Jekyll + Hyde (DVD)

Jekyll + Hyde review (click to see it bigger!)Starring Bryan Fisher, Bree Turner, Jeff Roop, Zachary Bennett, Maria Del Mar

Directed by Nick Stillwell

Distributed by Lionsgate

Don’t let the title of this film be the cause of any preconceived negative judgments against it. I know I did … but really who could blame me? I saw Jekyll + Hyde on the cover and cringed almost immediately. How many times can Louis Stevenson’s story of Dr. Jekyll and the notorious Mr. Hyde be told and retold before it wears out its welcome completely? And how could someone think that they were going to be able to make anything but the same old stale account of man turned monster? Well, I can honestly tell you that this Jekyll + Hyde is like none I’ve ever seen!

Jekyll + Hyde takes the age-old tale and breathes new life into it with a modern spin and ingenuity that caused me to take pause. There are all the basic elements of the original Jekyll and Hyde, but they are done in such a way that I never once thought to myself, Oh, I’ve seen this before. Instead I watched as a beloved classic was skillfully turned on its ear.

In this retelling of the story a pair of talented medical students, Mary Glover and Henry Jekyll, set out to produce a drug that, when taken, would augment and alter the user’s personality. They decided to use the street drug Ecstasy as the foundation of their own creation. The subsequent experimentation leads to some unexpected and tragic results.

J. and Mary belong to a small group of close-knit friends that seem inseparable. The dynamics of this group change drastically when Mary mysteriously overdoses and dies. The remaining friends are severely affected by the death, and their bonds seem stronger save for that of J. To the alarm and dismay of the rest, J. ostracizes himself from their pack and becomes increasingly distant.

A rash of violent attacks and brutal deaths breaks out on and around campus. The group takes another blow when Martha’s cousin ends up being one of the victims, and the members temporarily drift further apart. After several weeks of separation the friends meet up again. Their conversations begin to focus on J.

After sabotaging his own medical career, J. goes into near seclusion. Unbeknownst to his friends J. has become consumed with his forbidden research. All they know is that he has been exhibiting radical changes both behaviorally and physically. Fearing for her friend’s well-being, Martha takes it upon herself to discover the truth behind J.’s sudden and frightening transformation. In her search for answers Martha finds herself face to face with a grisly reality that she could never have prepared herself for.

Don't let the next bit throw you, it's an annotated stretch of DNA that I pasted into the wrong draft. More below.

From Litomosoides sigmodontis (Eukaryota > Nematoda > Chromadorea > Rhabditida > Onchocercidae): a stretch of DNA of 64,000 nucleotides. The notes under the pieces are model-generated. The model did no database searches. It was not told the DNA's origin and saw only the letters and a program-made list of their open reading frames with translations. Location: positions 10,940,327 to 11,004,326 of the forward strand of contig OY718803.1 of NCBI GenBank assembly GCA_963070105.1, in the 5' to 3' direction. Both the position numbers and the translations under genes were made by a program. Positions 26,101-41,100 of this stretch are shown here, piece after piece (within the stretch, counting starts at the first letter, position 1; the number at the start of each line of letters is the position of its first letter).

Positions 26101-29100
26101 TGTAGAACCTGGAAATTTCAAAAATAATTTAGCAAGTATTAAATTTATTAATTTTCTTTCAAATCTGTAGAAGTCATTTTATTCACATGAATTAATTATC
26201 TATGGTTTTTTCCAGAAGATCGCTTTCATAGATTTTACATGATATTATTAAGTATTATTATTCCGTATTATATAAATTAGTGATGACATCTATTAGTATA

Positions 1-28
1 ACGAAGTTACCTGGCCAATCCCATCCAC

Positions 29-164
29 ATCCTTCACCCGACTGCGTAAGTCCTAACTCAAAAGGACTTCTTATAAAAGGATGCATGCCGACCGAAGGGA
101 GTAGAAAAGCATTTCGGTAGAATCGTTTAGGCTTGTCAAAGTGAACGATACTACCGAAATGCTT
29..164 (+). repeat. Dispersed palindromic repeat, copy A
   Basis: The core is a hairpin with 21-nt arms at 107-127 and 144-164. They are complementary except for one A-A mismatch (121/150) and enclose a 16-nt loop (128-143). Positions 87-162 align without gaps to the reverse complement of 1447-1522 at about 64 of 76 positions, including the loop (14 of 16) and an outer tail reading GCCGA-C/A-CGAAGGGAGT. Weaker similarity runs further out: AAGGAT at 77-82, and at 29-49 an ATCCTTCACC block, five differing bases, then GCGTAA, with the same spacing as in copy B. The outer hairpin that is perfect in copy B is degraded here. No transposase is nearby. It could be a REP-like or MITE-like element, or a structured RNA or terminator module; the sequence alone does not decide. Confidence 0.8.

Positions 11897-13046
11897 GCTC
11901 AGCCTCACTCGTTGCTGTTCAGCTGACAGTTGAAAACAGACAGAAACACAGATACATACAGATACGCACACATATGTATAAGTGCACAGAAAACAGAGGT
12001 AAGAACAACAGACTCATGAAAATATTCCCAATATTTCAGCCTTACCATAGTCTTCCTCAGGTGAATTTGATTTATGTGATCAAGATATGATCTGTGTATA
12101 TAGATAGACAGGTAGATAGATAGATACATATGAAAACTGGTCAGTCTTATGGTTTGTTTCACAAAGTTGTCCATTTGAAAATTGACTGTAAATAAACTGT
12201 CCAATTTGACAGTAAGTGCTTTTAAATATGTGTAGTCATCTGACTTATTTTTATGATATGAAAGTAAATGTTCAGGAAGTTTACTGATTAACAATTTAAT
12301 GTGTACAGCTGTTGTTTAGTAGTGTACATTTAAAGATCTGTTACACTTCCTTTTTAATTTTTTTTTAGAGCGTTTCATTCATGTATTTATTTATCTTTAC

Jekyll + Hyde review (click to see it bigger!)I may have gone into the viewing of this film filled with doubts, but by the time it was finished, I wanted to watch it again. From the distinctive story to Patrick Doyle’s haunting musical score, I was totally engrossed. The acting was top-notch, and the director’s use of space throughout the film was remarkable to say the least. Even the visual and make-up effects were particularly well done. It was also truly refreshing in this day of the remake to see a film with such an innovative approach to a story that has been told so many times before, usually with the same mediocre result.

Bryan Fisher is notably outstanding in the double role of Jekyll/Hyde. Fisher gradually modifies his entire being throughout the course of the film, going from a mild mannered med student to a crazed, callous fiend. I was extremely impressed with how effectively he portrayed the transformation of Jekyll to Hyde without the aide of the prosthetic crutches typically seen used in the role. Instead he relies on actual talent and ingenuity to get the hideous point across.

I could easily sing praises for Jekyll + Hyde all day, but to be totally honest, it is not without error. Though I don’t believe that a film needs to be gory or gruesome to be effective as horror, I do think that J + H may have pulled a few too many punches in the violence department. The focus didn’t need to be on the brutality, but it is an integral part of Jekyll’s ultimate transformation. Instead of showing the audience what is happening, the screen all too often fades to black, leaving only the sounds to communicate the bloodshed to the audience. The end result of the brutality is rarely ever exposed.

Another problem that I had was the fact that this loving group of close friends seems to completely disregard the fact that Mary’s death was due to drug use. I understand that drugs and their use are the core of the film, but it seemed absurd to have these kids running willy-nilly, washing down handfuls of pills with booze and then following it all up with a joint chaser especially so soon after her death. One would think that they would show some sort of restraint with such conduct, at least until her body was cold!

Still, I can’t bring myself to be excessively harsh; I loved this film! It is truly an imaginative retelling of the Jekyll and Hyde legend. I cannot for the life of me figure out why it had to settle for a direct-to-video release. In my opinion it would have been well received and far better suited to the big screen than some of the pathetic excuses for horror that we have been recently force-fed at the box-office.

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4 1/2 out of 5

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Jon Condit

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